My Daughter-in-law Angela built most of the VR printed wiring subassemblies. My Father-in-law Don does the final assembly and live test on generator followed by cover weldment and final packing. All metal parts are made by John and Mark who are laser cutting experts with their own business in Chicago land. Sherry does all of the order filling and packing but both she and Angela build and rivet coils, press bearings together, inventory both parts and finished goods and they both just "love" to glue up coil boxes and smell the tar in the shop on "coil day" (they get that day off typically and Renee goes shopping).


Top of pagePrevious messageNext messageBottom of page Link to this message  By Michael Deichmann, Blistrup, Denmark on Thursday, July 10, 2014 - 08:36 am:

John, just for the record - what are the shipping cost outside the US (i.e.Europe)? I doubt it can be done for 4 $ :-)
I have a unit I may want you to take a look on and fix. A bad connection at the ammeter disconnected the cord from the generator frying up the VR.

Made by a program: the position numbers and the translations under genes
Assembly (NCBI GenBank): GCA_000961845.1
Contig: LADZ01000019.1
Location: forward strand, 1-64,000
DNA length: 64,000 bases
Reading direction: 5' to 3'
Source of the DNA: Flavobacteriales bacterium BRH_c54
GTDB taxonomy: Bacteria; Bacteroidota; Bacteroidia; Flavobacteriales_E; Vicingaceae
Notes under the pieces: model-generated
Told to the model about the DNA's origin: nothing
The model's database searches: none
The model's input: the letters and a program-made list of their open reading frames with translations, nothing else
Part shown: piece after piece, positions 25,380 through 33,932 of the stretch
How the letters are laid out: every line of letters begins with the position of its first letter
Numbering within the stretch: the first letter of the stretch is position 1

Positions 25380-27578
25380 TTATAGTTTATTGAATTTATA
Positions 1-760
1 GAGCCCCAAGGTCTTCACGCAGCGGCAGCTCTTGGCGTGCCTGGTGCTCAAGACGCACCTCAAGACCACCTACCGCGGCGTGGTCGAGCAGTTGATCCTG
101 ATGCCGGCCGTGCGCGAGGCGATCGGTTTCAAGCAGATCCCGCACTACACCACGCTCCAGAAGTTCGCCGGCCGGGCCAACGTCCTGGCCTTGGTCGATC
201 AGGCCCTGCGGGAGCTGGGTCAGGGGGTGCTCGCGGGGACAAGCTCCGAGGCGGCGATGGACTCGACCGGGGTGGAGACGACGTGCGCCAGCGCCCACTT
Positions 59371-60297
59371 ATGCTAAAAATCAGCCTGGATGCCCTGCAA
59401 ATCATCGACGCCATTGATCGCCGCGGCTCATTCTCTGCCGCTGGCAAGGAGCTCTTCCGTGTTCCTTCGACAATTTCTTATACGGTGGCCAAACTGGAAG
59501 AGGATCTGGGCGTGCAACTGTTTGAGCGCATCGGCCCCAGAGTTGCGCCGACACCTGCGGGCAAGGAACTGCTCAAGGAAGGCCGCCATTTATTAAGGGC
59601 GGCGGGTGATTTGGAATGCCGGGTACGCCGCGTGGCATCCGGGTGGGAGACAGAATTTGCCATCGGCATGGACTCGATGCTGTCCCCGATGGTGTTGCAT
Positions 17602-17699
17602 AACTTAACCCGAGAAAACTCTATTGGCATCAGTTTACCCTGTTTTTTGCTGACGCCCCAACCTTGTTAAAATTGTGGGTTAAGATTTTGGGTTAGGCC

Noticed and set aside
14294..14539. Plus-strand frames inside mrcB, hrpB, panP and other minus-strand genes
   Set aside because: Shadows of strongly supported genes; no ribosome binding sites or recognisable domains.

Top of pagePrevious messageNext messageBottom of page Link to this message  By Chris Bartol on Thursday, July 10, 2014 - 10:27 am:

John:

Thanks for the info and reply. I'm not looking for a "cheaper than you" repair, but was trying to get it turned around quick so I can get back on the road. I see that the Schottky diode or MOSFET transistor is burned up completely on one side. I've ordered a new one but will send this one in for repair and see if you might know what went wrong. I'll even reassemble it before I send it! Thanks again, Chris


Top of pagePrevious messageNext messageBottom of page Link to this message  By John F. Regan on Thursday, July 10, 2014 - 10:51 am:

Michael:

The postal rates seem to have jumped recently and there really is no set "stable" rate that I can use for all non - USA shipments. You can go to www.usps.com and look up the First Class International rate for your country and figure the package at about 8 ounces or so. If you have a friend coming to Hershey or Chickasha then have them drop the thing off to me at Chickasha or to Don Lang at Hershey and that will reduce the cost for one leg of the trip. I would suggest that you get the thing to me and then I can send you a paypal invoice for the total of repair/return shipping or just shipping depending on what I find. The hard part is that I cannot tell you without testing it whether it is beyond repair or not but if it got hooked up to a battery backwards and left to burn - well......

Usually they are repairable.